Gray Panthers of San Francisco
November 2006 Newsletter

Zinn: It's Not Up to the Court


It’s Not Up to the Court

(excerpts from an article by Howard Zinn in The Progressive)

There is enormous hypocrisy surrounding the pious veneration of the Constitution and the “rule of law.” The Constitution, like the Bible, is infinitely flexible and is used to serve the political needs of the moment….When the Constitution gets in the way of a war, it is ignored.

When the Supreme Court was faced, during Vietnam, with a suit by soldiers refusing to go, claiming that there had been no declaration of war by Congress as the Constitution required, the soldiers could not get four Supreme Court justices to agree to even hear the case.

When during WWI, Congress ignored the First Amendment’s right to free speech by passing legislation to prohibit criticism of the war, the imprisonment of dissenters under this law was upheld unanimously by a Supreme Court which included two presumably liberal and learned justices, Oliver Wendell Holmes and Louis Brandeis….

It would be naïve to depend on the Supreme Court to defend the rights of poor people, women, people of color, dissenters of all kinds. Those rights only come alive when citizens organize, protest, demonstrate, strike, boycott, rebel and violate the law in order to uphold justice….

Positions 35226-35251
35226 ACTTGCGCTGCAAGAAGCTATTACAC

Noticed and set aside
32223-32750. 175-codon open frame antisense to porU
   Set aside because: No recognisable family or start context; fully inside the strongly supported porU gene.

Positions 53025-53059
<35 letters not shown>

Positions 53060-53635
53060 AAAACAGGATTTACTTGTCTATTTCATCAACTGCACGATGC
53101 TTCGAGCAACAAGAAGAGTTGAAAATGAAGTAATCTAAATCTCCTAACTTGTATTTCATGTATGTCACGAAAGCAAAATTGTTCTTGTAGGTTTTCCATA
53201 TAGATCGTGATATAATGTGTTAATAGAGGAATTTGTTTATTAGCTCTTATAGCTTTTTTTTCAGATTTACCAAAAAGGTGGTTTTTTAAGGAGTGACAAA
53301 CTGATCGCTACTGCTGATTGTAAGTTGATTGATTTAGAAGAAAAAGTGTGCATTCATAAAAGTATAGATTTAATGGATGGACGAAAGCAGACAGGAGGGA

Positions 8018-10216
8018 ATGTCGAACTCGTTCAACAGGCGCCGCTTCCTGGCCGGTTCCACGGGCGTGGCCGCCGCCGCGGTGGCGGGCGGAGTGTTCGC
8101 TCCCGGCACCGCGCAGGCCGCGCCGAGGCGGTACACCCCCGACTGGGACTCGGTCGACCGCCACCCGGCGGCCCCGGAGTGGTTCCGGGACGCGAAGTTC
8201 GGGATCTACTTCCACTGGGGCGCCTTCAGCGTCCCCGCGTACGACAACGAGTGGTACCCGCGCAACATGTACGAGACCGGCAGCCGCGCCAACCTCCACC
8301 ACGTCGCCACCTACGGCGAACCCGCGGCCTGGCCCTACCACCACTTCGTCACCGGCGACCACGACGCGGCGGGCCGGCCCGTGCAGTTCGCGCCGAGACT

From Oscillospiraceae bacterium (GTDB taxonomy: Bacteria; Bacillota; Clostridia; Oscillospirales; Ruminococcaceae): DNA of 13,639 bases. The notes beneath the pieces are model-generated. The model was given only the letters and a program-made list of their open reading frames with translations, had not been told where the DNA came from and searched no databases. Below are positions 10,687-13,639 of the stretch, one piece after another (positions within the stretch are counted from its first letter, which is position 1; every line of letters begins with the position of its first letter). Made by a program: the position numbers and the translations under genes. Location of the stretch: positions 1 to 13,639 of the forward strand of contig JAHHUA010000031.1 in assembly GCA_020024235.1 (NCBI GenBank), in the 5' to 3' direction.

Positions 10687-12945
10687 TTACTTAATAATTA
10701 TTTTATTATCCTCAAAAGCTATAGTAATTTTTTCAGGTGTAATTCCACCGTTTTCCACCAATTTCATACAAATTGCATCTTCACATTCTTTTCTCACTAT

Congress gave no rights to working people. Workers had to ... create a great movement which won the 8 hour day and caused such commotion that Congress was forced to pass a minimum wage law, Social Security and unemployment insurance.


The Brown decision on school desegregation did not come from a sudden realization of the Supreme Court that this is what the 14th Amendment called for...It was the initiative of brave families in the south—along with the fear by the government obsessed by the Cold War that it was losing the hearts and minds of colored people all over the world—that brought a sudden enlightenment to the Court.


The right of a woman to an abortion did not depend on the Supreme Court decision in Roe v. Wade. It was won by grass roots agitation that forced states to recognize that right…

Rights...have not depended on decisions of the courts. Like other branches of the political system, the courts have recognized these rights only after citizens have engaged in direct action powerful enough to win these rights for themselves.


Our culture—the media, the educational system—tries to crowd out of our political consciousness everything except who will be elected President and who will be on the Supreme Court, as if these are the most important decisions we make. They are not. They deflect us from the most important job citizens have, which is to bring democracy alive by organizing, protesting, engaging in acts of civil disobedience that shake up the system.


No Supreme Court, liberal or conservative, will stop the war in Iraq, or redistribute the wealth of this country, or establish free medical care for every human being. Such fundamental change will depend, the experience of the past suggests, on the actions of an aroused citizenry, demanding that the promise of the Declaration of Independence—an equal right to life, liberty, and the pursuit of happiness—be fulfilled.

(back to November 2006 Newsletter front page)